The high school students- out of their frustration- have announced their intention (hammered louder) to take on the political system along with students all over the country.
Let’s look at the medal count- Norway is leading with 28 medals- eleven (up/down yelp) of them are gold.
The system is supposed to prevent people with severe mental illness and serious (up/down yelp) criminal records from purchasing firearms
The Walking Emojis
Yes, we all joke about the walk-to-nowhere towards the camera for the sake of movement. For me, it comes across as a transparent attempt to impress us with a physical gravitas. I suspect we will forever see reporters either trying this or being instructed to do so, but I do believe that it has its limits. 
I recently watched a reporter stride towards the camera with a group of students as essentially a backdrop, saying, “.. and this community continues to grieve  … .” He had his hands on his hips for a few steps. He stopped, then emphasized a few words with a dramatic hand gesture.  There are times when this type of movement can appear too transparently orchestrated, callous or self-centered. Sometimes just standing there is fine- and more sensitive. 
The Glibly Ad-libbing Anchor Emojis
We are reporters who speak for a living, but this doesn’t mean that a second of silence isn’t as powerful. Anchors who appear uncomfortable to me seem obligated- by whom?!- to finish off a reporter’s story with a histrionic or cloying quip. It’s often made worse when it’s to-camera, vs. said to your co-anchor.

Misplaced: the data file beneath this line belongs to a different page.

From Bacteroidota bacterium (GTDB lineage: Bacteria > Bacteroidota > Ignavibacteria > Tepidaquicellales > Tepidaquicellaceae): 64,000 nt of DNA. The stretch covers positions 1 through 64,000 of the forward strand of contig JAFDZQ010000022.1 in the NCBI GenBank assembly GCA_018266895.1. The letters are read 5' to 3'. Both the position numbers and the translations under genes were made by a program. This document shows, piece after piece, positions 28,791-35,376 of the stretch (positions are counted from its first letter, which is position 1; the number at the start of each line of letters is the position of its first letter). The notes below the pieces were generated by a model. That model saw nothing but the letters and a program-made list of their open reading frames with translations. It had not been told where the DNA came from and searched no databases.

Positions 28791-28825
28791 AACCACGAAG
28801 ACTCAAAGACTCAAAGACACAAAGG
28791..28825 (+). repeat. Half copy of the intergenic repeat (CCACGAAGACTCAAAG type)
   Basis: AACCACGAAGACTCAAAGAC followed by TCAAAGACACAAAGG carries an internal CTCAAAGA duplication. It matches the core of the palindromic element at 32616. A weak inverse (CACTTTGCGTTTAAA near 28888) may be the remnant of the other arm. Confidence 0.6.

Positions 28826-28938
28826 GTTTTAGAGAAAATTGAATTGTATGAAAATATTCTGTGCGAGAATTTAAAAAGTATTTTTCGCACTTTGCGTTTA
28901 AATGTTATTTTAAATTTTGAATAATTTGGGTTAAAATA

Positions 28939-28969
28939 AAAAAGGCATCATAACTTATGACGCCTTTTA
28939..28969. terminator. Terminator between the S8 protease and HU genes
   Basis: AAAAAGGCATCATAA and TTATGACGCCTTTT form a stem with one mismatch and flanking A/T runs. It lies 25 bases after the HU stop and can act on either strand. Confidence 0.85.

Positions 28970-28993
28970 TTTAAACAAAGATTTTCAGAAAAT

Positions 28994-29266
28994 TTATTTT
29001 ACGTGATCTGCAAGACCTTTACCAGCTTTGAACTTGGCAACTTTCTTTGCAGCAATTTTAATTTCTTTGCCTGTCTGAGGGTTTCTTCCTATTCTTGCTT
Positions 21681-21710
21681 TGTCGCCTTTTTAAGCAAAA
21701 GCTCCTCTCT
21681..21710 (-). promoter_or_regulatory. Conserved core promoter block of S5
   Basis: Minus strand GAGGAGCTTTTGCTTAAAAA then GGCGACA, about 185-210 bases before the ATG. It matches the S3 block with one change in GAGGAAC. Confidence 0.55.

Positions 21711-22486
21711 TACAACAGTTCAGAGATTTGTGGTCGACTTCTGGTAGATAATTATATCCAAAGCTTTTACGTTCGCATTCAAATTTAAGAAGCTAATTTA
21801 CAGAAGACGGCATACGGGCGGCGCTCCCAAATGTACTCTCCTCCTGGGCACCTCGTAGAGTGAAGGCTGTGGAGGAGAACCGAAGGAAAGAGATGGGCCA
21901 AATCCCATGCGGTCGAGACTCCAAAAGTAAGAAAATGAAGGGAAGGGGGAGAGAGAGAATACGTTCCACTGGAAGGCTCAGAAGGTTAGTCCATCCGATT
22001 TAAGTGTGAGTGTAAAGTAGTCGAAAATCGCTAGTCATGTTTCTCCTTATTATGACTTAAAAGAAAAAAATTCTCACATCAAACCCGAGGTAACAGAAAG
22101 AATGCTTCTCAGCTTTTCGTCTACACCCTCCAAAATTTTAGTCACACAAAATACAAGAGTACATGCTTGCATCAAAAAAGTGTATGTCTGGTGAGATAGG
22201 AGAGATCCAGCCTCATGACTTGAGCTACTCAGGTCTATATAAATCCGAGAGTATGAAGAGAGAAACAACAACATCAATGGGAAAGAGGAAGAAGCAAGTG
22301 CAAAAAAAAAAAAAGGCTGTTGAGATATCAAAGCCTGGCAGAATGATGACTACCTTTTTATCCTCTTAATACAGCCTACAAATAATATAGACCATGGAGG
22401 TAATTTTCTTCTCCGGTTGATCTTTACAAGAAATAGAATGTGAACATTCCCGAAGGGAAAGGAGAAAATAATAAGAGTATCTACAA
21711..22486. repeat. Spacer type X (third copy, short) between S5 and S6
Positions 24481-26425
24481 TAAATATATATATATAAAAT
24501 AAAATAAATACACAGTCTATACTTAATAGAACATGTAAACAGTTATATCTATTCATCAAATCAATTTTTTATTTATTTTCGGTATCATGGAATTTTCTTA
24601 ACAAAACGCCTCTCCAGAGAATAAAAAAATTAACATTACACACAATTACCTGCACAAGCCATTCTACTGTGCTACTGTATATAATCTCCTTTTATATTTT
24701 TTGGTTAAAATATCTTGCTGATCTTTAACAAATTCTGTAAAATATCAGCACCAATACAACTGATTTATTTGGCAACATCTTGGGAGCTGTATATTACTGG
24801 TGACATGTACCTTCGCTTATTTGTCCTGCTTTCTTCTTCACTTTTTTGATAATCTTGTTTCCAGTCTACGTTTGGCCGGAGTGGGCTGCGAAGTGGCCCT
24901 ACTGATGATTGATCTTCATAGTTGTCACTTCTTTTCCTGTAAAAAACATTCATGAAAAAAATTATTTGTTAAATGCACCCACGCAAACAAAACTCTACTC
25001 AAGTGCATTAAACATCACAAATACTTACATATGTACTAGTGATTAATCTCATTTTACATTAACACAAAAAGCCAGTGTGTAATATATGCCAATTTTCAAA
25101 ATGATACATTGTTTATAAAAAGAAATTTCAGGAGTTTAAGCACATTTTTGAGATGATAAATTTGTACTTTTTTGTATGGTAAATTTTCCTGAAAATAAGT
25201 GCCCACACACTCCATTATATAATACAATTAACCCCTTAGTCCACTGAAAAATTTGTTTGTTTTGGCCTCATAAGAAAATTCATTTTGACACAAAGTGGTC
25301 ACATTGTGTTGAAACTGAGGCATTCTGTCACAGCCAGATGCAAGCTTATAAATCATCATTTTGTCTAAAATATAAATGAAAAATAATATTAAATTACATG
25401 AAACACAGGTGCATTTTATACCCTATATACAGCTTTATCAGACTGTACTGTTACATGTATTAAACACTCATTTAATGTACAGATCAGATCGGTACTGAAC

It is just heartbreaking- and that doesn’t even do it justice.
                Wow! They have a dream!
                Nothing like a mother’s dedication...
It really boils down to your personality. The easiest, most spontaneous ad-libs are generated by light stories- especially if you have a sense of humor. Anything else is up for grabs. If it bubbles to the top, ok. But we don’t need to hear fillers throughout the newscast, and if you’re feeling obligated to say something: don’t! Many brilliant, approachable anchors are more thoughtful than readily spontaneous.
Sure, emojis are fun to use for texting, but journalism and our reporting is infinitely more complex. Our facial expressions, manner of speaking, and movement on-camera can’t be simplified into an icon or a false supposition. 

News consultant Joanne Stevens has written extensively about broadcast writing, reporting and anchoring, including columns in the former print version of RTDNA's Communicator Magazine, and earlier versions of the RTDNA website. She has taught at Columbia and New York University and serves as a news award judge for the New York Press Club. She has returned to RTDNA.org to offer a new series of News Coach columns with tips, best practices and more. Many of her previous columns are available on her website.